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New infrastructure for Cambridge could mean tunnelling under medieval city

New bridge works for cycling / walking Chisholm Trail 'corridor' running north-south across Cambridge

Running our 'Science Cities' forum last autumn opened up questions around the complex issues of transport in Cambridge with connections to science parks and new settlements across the region.

The city is growing rapidly due to the success of its university research and biomedical laboratories, which is putting pressure on housing provision through global talent relocation.

A shortage of housing as well as traffic congestion has resulted and it is hoped that after the government unlocked up to a further £400 million in City Deal funding to the Greater Cambridge Partnership, it will be able to push forward with its programme to ease congestion and support the delivery of new homes and jobs.

As an important follow-up online discussion this week we spoke to the Chair and Chief Executive of the Greater Cambridge Partnership, Cllr Aidan Van de Weyer and Rachel Stopard, about plans to build new infrastructure, including its work on 'corridor schemes' which will form the first phase of the Cambridgeshire Autonomous Metro (CAM).

A package of ideas is being worked on and as part of this tunnels could be built under Cambridge, through which autonomous vehicles will operate, carrying passengers to their work and homes.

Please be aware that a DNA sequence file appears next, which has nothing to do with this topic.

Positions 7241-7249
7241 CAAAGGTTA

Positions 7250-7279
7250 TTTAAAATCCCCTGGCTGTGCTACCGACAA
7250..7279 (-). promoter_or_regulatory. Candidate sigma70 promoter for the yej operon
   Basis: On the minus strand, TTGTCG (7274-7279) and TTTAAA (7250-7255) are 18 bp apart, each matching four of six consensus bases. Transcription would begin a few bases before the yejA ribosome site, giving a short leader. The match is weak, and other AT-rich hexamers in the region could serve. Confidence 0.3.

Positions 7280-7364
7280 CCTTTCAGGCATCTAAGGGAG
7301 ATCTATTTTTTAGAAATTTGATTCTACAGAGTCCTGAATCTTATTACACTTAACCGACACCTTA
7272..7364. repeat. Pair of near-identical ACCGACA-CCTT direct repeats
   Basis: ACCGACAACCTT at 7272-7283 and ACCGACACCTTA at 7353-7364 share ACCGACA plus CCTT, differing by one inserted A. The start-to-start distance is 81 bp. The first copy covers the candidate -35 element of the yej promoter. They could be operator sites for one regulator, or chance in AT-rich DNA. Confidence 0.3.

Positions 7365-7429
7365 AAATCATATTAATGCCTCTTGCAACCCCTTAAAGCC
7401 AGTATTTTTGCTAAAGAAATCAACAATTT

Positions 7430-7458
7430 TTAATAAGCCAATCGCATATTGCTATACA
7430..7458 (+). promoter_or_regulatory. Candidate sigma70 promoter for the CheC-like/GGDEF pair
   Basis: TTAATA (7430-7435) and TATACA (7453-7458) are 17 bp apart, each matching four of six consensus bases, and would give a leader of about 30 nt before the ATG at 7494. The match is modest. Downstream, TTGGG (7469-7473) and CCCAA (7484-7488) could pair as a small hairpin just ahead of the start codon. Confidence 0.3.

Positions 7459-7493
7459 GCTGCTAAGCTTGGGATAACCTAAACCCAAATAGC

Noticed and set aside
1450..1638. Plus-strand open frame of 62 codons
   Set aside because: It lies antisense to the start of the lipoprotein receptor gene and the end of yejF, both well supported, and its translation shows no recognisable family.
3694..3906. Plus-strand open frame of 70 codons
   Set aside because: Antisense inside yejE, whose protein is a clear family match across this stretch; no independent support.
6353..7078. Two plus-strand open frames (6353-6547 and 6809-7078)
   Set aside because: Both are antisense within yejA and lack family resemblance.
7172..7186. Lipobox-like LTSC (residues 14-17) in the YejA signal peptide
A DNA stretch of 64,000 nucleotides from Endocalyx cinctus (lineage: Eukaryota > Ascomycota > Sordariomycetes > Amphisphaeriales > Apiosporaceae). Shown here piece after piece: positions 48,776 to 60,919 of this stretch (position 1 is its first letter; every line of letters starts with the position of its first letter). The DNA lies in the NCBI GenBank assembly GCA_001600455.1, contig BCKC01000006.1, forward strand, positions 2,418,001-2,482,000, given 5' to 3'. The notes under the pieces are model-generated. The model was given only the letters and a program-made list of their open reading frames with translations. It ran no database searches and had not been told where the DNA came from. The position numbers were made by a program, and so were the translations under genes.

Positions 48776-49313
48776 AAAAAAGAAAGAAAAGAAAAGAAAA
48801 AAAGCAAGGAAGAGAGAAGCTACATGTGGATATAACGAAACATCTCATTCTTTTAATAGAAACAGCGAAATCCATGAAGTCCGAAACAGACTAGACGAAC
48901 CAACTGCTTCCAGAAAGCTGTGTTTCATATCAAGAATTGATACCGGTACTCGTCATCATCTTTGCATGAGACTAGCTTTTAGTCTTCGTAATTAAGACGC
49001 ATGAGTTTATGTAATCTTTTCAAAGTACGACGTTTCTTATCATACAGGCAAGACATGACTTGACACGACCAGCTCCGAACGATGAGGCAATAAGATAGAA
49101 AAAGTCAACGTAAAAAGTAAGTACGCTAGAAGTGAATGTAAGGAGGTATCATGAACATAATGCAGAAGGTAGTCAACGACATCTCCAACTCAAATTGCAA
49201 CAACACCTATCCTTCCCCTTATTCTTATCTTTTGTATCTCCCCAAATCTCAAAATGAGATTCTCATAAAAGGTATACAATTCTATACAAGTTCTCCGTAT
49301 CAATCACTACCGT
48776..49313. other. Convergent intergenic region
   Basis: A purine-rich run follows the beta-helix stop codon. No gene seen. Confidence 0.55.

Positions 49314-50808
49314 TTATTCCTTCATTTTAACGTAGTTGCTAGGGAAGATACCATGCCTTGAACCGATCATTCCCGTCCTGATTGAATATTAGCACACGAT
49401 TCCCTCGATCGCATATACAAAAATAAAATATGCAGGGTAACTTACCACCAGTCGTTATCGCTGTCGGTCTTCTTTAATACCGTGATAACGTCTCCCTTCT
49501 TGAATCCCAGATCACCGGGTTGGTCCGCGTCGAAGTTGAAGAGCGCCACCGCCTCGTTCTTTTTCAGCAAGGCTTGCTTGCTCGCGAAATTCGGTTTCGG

Rachel said:

'Our new corridors are part of 'phase one' of a rapid mass transit network and the Mayor of The Cambridgeshire & Peterborough Combined Authority will lead on the tunnelled section of the Cambridgeshire Autonomous Metro (CAM). Our schemes are designed to link up with any tunnelled scheme and any further extensions.'

Rachel continued:

'We are not talking about a light rail system but the autonomous vehicles would have rubber tyres and so can run on tarmac. The corridors we are building are mainly in the congested areas. If the Mayor takes this metro network to less congested areas outside the city you want a vehicle that can go on normal roads. It could become an autonomous vehicle system and we are working on a pilot with a Coventry company. Before Covid-19 struck, trials for these pods were due to start on the bus way into the biomedical campus.'

The CAM is planned as a 'turn-up and go' service, with high-quality, zero-emission, trackless vehicles or pods which are powered by electric batteries with no need for overhead wires.

According to the Combined Authority the aim is to create a 142 km network with a 12 km twin-bore tunnel under the medieval university city, served by two underground interchange points including one at Cambridge station.

The CAM will serve inner transport corridors in the Cambridge area, including the Biomedical Campus and Cambridge Science Park and reach the new communities at Waterbeach, Northstow and Cambourne. It will also serve the regional area, extending to St Neots, Haverhill, Mildenhall and Alconbury